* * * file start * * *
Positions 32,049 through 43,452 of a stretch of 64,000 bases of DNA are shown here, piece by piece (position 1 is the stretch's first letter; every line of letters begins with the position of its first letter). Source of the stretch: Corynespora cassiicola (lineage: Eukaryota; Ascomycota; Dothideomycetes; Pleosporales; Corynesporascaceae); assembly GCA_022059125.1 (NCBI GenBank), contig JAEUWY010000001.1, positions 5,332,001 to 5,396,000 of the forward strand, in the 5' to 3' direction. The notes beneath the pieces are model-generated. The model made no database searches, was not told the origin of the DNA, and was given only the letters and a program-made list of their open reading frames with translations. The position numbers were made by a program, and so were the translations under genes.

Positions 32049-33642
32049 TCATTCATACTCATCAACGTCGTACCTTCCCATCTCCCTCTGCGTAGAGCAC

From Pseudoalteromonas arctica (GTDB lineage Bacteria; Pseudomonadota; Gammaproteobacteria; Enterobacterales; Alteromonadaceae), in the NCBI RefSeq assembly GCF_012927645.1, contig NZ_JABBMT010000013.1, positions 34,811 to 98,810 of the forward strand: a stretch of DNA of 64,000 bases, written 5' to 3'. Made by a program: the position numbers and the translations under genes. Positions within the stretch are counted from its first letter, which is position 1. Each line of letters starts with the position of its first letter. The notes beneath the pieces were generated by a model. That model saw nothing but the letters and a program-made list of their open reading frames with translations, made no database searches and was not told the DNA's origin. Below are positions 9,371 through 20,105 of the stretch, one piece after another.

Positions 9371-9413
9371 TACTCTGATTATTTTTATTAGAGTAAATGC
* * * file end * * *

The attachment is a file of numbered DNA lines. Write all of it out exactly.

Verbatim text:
Positions 32,049 through 43,452 of a stretch of 64,000 bases of DNA are shown here, piece by piece (position 1 is the stretch's first letter; every line of letters begins with the position of its first letter). Source of the stretch: Corynespora cassiicola (lineage: Eukaryota; Ascomycota; Dothideomycetes; Pleosporales; Corynesporascaceae); assembly GCA_022059125.1 (NCBI GenBank), contig JAEUWY010000001.1, positions 5,332,001 to 5,396,000 of the forward strand, in the 5' to 3' direction. The notes beneath the pieces are model-generated. The model made no database searches, was not told the origin of the DNA, and was given only the letters and a program-made list of their open reading frames with translations. The position numbers were made by a program, and so were the translations under genes.

Positions 32049-33642
32049 TCATTCATACTCATCAACGTCGTACCTTCCCATCTCCCTCTGCGTAGAGCAC

From Pseudoalteromonas arctica (GTDB lineage Bacteria; Pseudomonadota; Gammaproteobacteria; Enterobacterales; Alteromonadaceae), in the NCBI RefSeq assembly GCF_012927645.1, contig NZ_JABBMT010000013.1, positions 34,811 to 98,810 of the forward strand: a stretch of DNA of 64,000 bases, written 5' to 3'. Made by a program: the position numbers and the translations under genes. Positions within the stretch are counted from its first letter, which is position 1. Each line of letters starts with the position of its first letter. The notes beneath the pieces were generated by a model. That model saw nothing but the letters and a program-made list of their open reading frames with translations, made no database searches and was not told the DNA's origin. Below are positions 9,371 through 20,105 of the stretch, one piece after another.

Positions 9371-9413
9371 TACTCTGATTATTTTTATTAGAGTAAATGC